We are fortunate to be in a position to invest our time and effort in our children's sports and entertainment and it's better we invest in our children's healthy behaviors than anything else.
Kurt Sauter: I don’t know if there have been studies that prove that to excel in sports you need to be driven hard at an early age. Maybe it is necessary to be great. However, it seems that many times pressure from parents on kids to play sports backfires. The children do not like it and get burned out on the sport over the stress. I think that parents should examine their own motivations carefully with all of their children’s activities. If the kid has a natural aptitude, really loves the sport and wants to focus on it, then I see no problem with parents enabling a talent. However, I think it is sad for parents to force kids to focus too much on one aspect of life for the wrong reasons. A sports scholarship to college might be the only way a parent believes their children will be able to attend. The intent may be good but the effect might not ultimately be what the parents intended. Forcing kids to do anything is risky. On the other hand, some kids are afraid to do anything. If the parents don’t encourage them to try new things, they may miss out on many of the great life lessons that can be learned from team sports. It is always a balancing act between being an overbearing parent or a disinterested one. Usually parents know what their kids need. Hopefully they take the time to think about the best way to get involved with their kids.
Suzette Valle: Having run the gamut of sports and other youth-organized activities with both our children, we've had a wide range of experiences, from coaches who have taught our kids the mechanics of a sport, to those who have been good role models (and bad ones too).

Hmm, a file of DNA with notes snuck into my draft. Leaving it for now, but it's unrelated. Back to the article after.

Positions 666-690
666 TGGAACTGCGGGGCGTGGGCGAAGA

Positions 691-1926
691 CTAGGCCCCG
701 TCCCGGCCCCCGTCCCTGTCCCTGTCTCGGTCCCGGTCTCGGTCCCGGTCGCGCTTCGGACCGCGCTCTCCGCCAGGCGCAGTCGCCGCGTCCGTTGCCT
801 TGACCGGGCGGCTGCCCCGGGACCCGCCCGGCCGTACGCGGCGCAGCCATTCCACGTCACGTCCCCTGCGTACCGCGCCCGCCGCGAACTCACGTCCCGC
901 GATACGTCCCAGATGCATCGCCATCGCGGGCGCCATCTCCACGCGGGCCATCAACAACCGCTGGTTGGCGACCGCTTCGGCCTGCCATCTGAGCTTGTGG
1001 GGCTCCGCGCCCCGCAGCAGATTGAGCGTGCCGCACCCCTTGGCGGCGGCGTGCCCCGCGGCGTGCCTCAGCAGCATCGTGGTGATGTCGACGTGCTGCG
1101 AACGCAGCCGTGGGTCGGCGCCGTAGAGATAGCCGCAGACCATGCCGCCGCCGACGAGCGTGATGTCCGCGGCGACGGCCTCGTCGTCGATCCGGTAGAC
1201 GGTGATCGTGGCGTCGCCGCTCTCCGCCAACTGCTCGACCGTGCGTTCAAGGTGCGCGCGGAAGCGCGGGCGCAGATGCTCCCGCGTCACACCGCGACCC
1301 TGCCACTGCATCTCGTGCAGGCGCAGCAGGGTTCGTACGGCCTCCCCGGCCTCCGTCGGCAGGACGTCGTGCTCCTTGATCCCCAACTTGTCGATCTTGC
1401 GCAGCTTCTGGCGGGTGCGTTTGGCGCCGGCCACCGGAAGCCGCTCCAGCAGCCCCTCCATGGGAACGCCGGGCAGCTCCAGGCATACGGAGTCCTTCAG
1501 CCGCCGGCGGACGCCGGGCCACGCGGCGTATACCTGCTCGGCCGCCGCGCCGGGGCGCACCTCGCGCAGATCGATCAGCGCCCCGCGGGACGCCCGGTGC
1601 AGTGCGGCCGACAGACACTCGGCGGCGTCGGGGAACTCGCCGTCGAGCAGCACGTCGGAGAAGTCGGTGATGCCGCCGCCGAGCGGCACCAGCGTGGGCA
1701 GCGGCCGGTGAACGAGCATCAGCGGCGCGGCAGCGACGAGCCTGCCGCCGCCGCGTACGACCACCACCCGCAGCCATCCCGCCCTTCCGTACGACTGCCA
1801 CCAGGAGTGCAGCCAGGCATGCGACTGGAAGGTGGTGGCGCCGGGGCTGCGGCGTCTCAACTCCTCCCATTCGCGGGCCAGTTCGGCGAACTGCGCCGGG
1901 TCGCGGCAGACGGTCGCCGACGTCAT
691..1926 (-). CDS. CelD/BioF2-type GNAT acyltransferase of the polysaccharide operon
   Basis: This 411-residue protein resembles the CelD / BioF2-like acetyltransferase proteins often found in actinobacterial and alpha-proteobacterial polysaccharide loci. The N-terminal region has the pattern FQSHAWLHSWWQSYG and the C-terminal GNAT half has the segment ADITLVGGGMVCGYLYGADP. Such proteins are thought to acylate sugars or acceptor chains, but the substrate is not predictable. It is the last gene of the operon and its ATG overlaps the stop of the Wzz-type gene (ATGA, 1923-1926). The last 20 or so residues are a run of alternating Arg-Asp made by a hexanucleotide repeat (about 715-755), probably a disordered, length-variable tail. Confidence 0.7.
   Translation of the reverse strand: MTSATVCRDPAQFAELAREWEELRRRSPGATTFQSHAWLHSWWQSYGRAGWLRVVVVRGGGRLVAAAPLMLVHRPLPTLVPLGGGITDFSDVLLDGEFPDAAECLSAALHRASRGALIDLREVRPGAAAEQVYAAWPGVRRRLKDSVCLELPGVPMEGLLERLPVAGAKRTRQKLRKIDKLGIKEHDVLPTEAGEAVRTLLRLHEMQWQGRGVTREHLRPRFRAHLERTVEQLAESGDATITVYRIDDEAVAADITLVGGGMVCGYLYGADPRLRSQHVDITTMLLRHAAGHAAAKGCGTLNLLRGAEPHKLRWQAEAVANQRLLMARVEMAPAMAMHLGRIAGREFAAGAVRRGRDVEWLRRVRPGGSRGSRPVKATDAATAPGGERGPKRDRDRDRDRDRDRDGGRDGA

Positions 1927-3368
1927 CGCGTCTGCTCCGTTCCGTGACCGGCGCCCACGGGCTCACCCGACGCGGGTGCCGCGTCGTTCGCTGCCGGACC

We've also made invaluable friendships, forged strong ties with our community and learned some valuable skills. However, the one lesson that resonates with us each season is resilience in the face of adversity and disappointment – a quality that will serve kids well in the real world.
By far, the largest investment in sports we've made with our
children is time, and it has been worth every minute we've spent sitting on cold, hard bleachers watching our kids hold their own. Going through rain, wind, travel and sleepless nights of homework following practices are lessons that sports impart at an early age.
Achieving equilibrium of mind and body is not an easy thing to accomplish especially at the high school level – when it all seems to be on the line – but the life lessons learned during the trying times that are an integral part of youth sports are, for the most part, invaluable.
Tonia Accetta is stay-at-home mom of a teenage boy and a preteen girl. She moved to Coronado in 2002 with her husband of 15 years.
Tam Dorow emigrated from Vietnam when she was 10. She worked at all of the Big 3 U.S. car companies and has been a stay-at-home mom of two for the last 10 years.
Kurt Sauter is a father of two sons, works part-time as a chief engineer and system architect and volunteers with Coronado youth sports organizations.
Suzette Valle is a 20-year Coronado resident who was recognized by Time Warner as one of the local “50 Best Moms” in 2006. She has appeared on the Dr. Phil Show and blogs at MamarazziKnowsBest.com.